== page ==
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The office Christmas party

It’s that time of the year again – the office Christmas party. A strange social and work event which can sometimes get out of hand with plenty of opportunities for people to forget that while it may be a party, you’re still technically at work and something you do at the party could then come back and haunt you later.

Here’s a list of suggestions to help you navigate the minefield:

Don’t drink too much

Christmas office party

The office Christmas party is a time to let your hair down and relax after a, probably, tough 2018 but remember you are still at work. Your superiors will be at the party so you’re probably still being watched by them and the last thing you want to do is ruin a year of good work with drunken antics. So, be sensible, don’t over-indulge and definitely don’t let the alcohol give you the confidence to confront a colleague about something that has been annoying you for a while – the Christmas party is the worst time and place to do that! Don’t assume that anything you do at the Christmas party is exempt from a disciplinary sanction.

Stay away from office gossip

It’s always entertaining be up to date on all the office gossip but don’t spread gossip at the party. You never know who is listening and where the information will go. If you’ve been drinking and your inhibitions are lowered you may accidentally let something slip you didn’t intend to. Just relax and enjoy the party. Comments which cause upset to others can amount to bullying or harassment. Motivation is irrelevant. One person’s jokey banter could be another person’s harassment.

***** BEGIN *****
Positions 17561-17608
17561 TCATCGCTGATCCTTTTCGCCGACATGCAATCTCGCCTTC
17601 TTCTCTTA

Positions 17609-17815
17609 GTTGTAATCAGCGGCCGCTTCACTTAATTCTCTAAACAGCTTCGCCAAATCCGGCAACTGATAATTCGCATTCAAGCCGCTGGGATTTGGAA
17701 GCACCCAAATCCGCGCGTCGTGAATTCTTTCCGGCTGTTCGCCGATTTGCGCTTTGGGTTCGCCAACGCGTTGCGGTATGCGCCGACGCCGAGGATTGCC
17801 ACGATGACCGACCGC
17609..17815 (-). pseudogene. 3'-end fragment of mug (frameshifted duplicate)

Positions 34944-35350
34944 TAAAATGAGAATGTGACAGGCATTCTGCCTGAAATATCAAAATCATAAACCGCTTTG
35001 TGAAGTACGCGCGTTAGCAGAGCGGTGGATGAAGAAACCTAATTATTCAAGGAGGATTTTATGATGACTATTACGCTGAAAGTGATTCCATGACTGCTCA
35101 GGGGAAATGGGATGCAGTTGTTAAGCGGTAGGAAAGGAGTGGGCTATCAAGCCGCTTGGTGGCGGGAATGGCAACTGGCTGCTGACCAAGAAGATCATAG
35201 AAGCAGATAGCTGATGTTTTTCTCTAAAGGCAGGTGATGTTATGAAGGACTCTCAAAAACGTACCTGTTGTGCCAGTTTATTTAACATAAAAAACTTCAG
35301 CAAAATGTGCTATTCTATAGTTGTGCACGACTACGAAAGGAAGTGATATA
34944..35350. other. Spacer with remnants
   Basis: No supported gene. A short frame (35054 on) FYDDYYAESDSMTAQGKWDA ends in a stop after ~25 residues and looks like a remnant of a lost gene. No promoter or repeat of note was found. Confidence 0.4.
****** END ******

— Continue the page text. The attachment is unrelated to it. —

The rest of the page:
Don’t dress inappropriately

Whilst you may be attending a party, you are still at work so dress appropriately. This doesn’t mean that you can’t dress up, just use your judgment and wear something that you won’t be embarrassed about when you come into work following the party and see photos. The dress code may not apply but a common sense approach is best.

I will leave you with a cautionary tale involving bankers, drinking and licking

Mr Jones and his colleague Mr Battersby both worked for MBNA and were attending a work event at Chester Racecourse to celebrate its 20th anniversary. The staff attending the event were told that this was a work event and the normal standards of behaviour and conduct would apply. The event began at 7pm. Mr Battersby began drinking at midday and Mr Jones began drinking at around 5pm. Early on during the event Mr Battersby kneed Mr Jones in the back of his leg and Mr Jones licked Mr Battersby’s face. People who saw the incident said that it seemed to be in good fun and high spirits. Later in the evening, Mr Jones was standing with his arm around Mr Battersby’s sister when Mr Battersby came over and kneed Mr Jones in the leg again. Mr Jones punched Mr Battersby in the face. MBNA held disciplinary meetings with both Mr Battersby and Mr Jones. Mr Jones was dismissed for gross misconduct and Mr Battersby was given a final written warning.

So, remember, although the office Christmas party takes place outside of your usual working hours, it is technically and in most cases still a work event and you are expected to behave in keeping with your employer’s usual standards of behaviour. If you’re involved in an incident at the party it’s likely to follow you to work the next day and cause problems.


  • Be sensible.
  • Don’t get too drunk.
  • Enjoy yourself.
  • Get to work on time the next day if you are expected to be there.